What Trump's Payroll Tax Cut Will Mean for You
President Trump issued an executive order to suspend the collection of Social Security payroll taxes. How much could it save you?
After negotiations for another stimulus bill broke down, President Trump issued a series of executive orders to help financially distressed Americans. One of the executive orders (actually an executive "memorandum") suspends the collection of Social Security payroll taxes from September 1 until the end of the year for workers making less than $4,000 for any bi-weekly pay period (that's $2,000 per week, or $104,000 per year).
There are plenty of lawmakers on both sides of the aisle who don't favor a payroll tax cut (or deferral). It's not enough and doesn't benefit people who need help the most, they say. Many private employers have also failed to follow the order.
Nevertheless, the president wanted a payroll tax cut for months – and now he finally has one (sort of). As a result, if you make less than $104,000 per year, your paychecks could be a little bigger for the rest of 2020 (assuming your employer complies with the president's order). But think twice before spending the extra money – you'll just have to pay the tax next year.
How Much Money Will a Payroll Tax Save You
Every payday, 7.65% of your wages are subtracted from your paycheck to fund Social Security and Medicare (6.2% for Social Security; 1.45% for Medicare). Your employer pays an equivalent amount of tax (although employers already can defer payment of their share of Social Security taxes on wages paid through the end of the year). For 2020, the Social Security tax is only levied on the first $137,700 of earnings; however, an additional 0.9% Medicare tax is collected on wages over $200,000 for the year.
Under the president's executive order, your share of Social Security taxes (6.2%) won't be taken out of your paycheck if your pre-tax bi-weekly salary is $4,000 or less. So, for example, someone making $10 per hour and working 40 hours per week will get about $25 more per week, or around $100 per month. From September through December, that will add up to about $446. A full-time worker making $15 per hour would get approximately $37 more per week, $149 more per month, and $670 by the end of the year. For someone making $25 per hour, the savings will be about $62 per week, $248 per month, and $1,116 through December.
Since the executive order doesn't apply to bi-weekly wages above $4,000, the maximum tax deferral is $124 per week, which would add up to $2,232 from September 1 to December 31. (That's based on 40 hours per week at $50 per hour.) The $4,000 cap also means that the $137,700 wage base limit for Social Security taxes doesn't come into play.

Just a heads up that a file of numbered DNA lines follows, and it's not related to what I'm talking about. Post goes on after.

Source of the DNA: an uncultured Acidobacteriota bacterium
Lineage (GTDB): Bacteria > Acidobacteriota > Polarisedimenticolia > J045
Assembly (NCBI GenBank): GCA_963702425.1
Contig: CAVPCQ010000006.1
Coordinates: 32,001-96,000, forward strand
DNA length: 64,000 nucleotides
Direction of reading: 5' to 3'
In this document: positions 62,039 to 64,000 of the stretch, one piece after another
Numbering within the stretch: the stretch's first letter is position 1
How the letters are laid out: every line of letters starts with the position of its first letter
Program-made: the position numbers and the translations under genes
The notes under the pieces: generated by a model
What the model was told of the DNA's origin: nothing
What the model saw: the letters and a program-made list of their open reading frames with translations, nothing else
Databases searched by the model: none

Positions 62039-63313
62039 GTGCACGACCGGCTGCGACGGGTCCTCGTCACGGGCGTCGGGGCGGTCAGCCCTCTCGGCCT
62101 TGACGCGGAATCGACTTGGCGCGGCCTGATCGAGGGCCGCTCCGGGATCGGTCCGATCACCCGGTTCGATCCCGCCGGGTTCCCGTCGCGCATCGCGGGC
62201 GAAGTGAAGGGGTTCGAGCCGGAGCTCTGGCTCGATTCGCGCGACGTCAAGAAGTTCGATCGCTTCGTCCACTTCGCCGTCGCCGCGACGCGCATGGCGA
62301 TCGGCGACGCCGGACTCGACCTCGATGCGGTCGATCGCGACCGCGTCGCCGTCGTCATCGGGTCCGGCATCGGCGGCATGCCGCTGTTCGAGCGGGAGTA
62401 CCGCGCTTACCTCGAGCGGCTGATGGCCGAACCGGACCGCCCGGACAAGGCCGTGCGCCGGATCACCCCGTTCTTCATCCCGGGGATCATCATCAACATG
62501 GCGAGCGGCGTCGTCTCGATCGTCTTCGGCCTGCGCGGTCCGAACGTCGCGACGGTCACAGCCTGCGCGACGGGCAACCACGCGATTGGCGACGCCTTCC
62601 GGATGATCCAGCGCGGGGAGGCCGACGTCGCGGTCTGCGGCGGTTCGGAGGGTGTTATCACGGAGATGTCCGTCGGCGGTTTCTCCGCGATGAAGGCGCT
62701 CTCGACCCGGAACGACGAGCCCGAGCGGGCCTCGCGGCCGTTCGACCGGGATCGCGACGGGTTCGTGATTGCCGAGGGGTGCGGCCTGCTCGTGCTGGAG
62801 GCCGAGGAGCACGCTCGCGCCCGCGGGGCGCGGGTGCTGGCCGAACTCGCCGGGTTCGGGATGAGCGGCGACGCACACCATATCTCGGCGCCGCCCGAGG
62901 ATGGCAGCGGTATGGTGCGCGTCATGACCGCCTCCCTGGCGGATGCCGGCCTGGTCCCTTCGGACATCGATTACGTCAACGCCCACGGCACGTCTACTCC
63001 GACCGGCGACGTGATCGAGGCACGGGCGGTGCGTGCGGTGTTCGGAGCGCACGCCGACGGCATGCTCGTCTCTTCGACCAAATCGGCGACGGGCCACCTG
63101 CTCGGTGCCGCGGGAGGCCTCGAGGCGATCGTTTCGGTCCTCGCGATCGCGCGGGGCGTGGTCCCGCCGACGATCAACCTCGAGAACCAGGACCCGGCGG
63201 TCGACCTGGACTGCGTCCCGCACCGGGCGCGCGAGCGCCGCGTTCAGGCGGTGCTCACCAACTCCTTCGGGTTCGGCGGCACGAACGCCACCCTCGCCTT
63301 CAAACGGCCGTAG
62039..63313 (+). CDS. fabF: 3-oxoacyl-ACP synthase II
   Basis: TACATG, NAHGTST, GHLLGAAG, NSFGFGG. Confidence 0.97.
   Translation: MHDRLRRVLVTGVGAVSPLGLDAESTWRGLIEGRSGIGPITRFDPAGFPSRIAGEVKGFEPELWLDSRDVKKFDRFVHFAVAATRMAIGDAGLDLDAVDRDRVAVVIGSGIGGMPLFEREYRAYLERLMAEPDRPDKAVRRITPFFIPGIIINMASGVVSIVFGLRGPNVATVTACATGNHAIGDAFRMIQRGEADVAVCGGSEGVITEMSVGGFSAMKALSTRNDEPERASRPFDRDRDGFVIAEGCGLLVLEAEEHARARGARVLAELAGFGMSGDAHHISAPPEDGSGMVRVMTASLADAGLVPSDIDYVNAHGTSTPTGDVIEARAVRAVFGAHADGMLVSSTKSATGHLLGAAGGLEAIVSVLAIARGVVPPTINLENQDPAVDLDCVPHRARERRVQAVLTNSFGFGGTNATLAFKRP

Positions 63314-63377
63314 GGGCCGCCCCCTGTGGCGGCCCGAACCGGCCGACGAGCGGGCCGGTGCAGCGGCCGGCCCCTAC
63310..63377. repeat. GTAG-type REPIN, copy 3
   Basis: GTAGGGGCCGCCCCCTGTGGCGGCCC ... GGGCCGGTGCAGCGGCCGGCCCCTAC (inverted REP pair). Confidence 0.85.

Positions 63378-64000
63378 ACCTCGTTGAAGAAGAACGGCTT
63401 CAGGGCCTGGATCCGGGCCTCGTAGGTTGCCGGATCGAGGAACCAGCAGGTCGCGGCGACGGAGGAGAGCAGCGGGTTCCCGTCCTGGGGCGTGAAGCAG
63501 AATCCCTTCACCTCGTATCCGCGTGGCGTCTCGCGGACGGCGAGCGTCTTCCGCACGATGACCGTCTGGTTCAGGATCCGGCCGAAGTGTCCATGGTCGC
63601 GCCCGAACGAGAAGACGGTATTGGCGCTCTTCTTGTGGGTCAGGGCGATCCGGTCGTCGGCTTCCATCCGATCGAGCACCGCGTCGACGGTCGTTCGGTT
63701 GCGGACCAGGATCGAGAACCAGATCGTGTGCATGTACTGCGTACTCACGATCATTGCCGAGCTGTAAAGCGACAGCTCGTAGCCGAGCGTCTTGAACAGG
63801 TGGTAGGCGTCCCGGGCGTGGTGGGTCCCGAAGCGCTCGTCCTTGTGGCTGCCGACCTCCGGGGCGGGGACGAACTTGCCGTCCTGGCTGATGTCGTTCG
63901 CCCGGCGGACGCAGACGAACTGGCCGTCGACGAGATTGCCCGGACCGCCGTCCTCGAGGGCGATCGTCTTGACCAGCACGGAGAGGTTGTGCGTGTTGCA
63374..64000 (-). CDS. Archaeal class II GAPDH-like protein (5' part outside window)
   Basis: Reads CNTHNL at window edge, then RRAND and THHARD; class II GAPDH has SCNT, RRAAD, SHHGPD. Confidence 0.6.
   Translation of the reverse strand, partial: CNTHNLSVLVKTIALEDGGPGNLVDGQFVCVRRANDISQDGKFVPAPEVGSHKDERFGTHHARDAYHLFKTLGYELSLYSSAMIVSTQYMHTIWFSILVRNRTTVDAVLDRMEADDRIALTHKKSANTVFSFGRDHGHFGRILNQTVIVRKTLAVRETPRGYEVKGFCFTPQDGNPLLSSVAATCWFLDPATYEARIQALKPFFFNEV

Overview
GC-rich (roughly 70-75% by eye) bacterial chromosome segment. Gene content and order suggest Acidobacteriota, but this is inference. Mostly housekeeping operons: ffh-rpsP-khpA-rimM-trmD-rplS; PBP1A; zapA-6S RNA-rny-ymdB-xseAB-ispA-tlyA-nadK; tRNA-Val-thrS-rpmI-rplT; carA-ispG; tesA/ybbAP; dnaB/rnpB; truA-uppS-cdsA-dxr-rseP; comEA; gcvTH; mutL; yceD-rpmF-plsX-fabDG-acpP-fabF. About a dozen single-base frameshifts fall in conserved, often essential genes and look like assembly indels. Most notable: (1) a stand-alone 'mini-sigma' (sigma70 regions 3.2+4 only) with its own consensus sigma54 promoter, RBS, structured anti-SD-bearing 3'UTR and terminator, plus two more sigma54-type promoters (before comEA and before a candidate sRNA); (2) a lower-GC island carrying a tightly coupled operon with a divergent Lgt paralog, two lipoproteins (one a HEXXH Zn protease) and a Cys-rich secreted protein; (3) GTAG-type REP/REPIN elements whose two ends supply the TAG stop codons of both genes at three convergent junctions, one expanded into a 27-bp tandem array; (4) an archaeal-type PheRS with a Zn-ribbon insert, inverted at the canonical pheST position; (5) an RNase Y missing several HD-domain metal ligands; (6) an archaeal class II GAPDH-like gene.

Since the goal is to quickly get more money into the economy, critics claim that the infusion of cash into the economy will come too slowly from a payroll tax deferral. Instead, many lawmakers and experts would prefer another round of stimulus checks to get more money, more quickly into consumers' hands.
Who Would Not Get a Tax Break
Obviously, you have to get a paycheck to benefit from a payroll tax cut. So, if you're unemployed, retired, a stay-at-home parent, or don't have a job for some other reason, then the payroll tax holiday won't help you. This is one of the chief concerns among Democrats (and some Republicans), who believe the people who need support the most aren't helped by a payroll tax cut. Many of them would rather see expanded unemployment benefits and assistance to state and local governments instead.
Impact on Social Security
There's also concerned about the impact on the Social Security trust fund, which is already dealing with financial issues. Since payroll taxes fund Social Security, many people are worried about the long-term effects of diverting money away from this social safety net for seniors.
Treasury Secretary Steven Mnuchin, however, says that Social Security funding won't drop. Money will be transferred from the federal government's general fund to the Social Security trust funds to cover any payroll tax amounts not collected, according to Mnuchin. That would likely add more to the nation's debt, though.
Potential Problems with the Executive Order
The executive order only defers Social Security payroll taxes – it doesn't eliminate them. The tax will have to be withheld and paid gradually from paychecks issued between January 1, 2021, and April 30, 2021. It would take Congressional action to actually wipe out the tax debt.
Mnuchin has also acknowledged that the president's order doesn't force businesses to stop withholding the tax. As a result, many private employers continue to withhold Social Security payroll taxes from their workers' paychecks. In fact, the U.S. Chamber of Commerce and 32 other U.S. business organizations said that "many of our members will likely decline to implement deferral, choosing instead to continue to withhold and remit to the government the payroll taxes required by law." That means no bump in workers' take-home pay. (Federal government employees in the executive branch – including military personnel – will have their Social Security payroll taxes deferred until 2021.)
The president's order also directs the Secretary of the Treasury to "explore avenues, including legislation, to eliminate the obligation to pay the taxes deferred," and Trump said he would "terminate" the suspended taxes if he's re-elected. But at this point there's no telling if the eventual payment of the deferred taxes will ultimately be avoided.
Should You Spend the Extra Money?
What should you do if your employer stops withholding Social Security taxes from your paycheck? Our advice is to put that money aside for now. While it's possible Congress will eliminate the tax debt, that doesn't appear likely at this point. If there's no Congressional action, then the deferred taxes will be taken out of your paycheck during the first four months of 2021.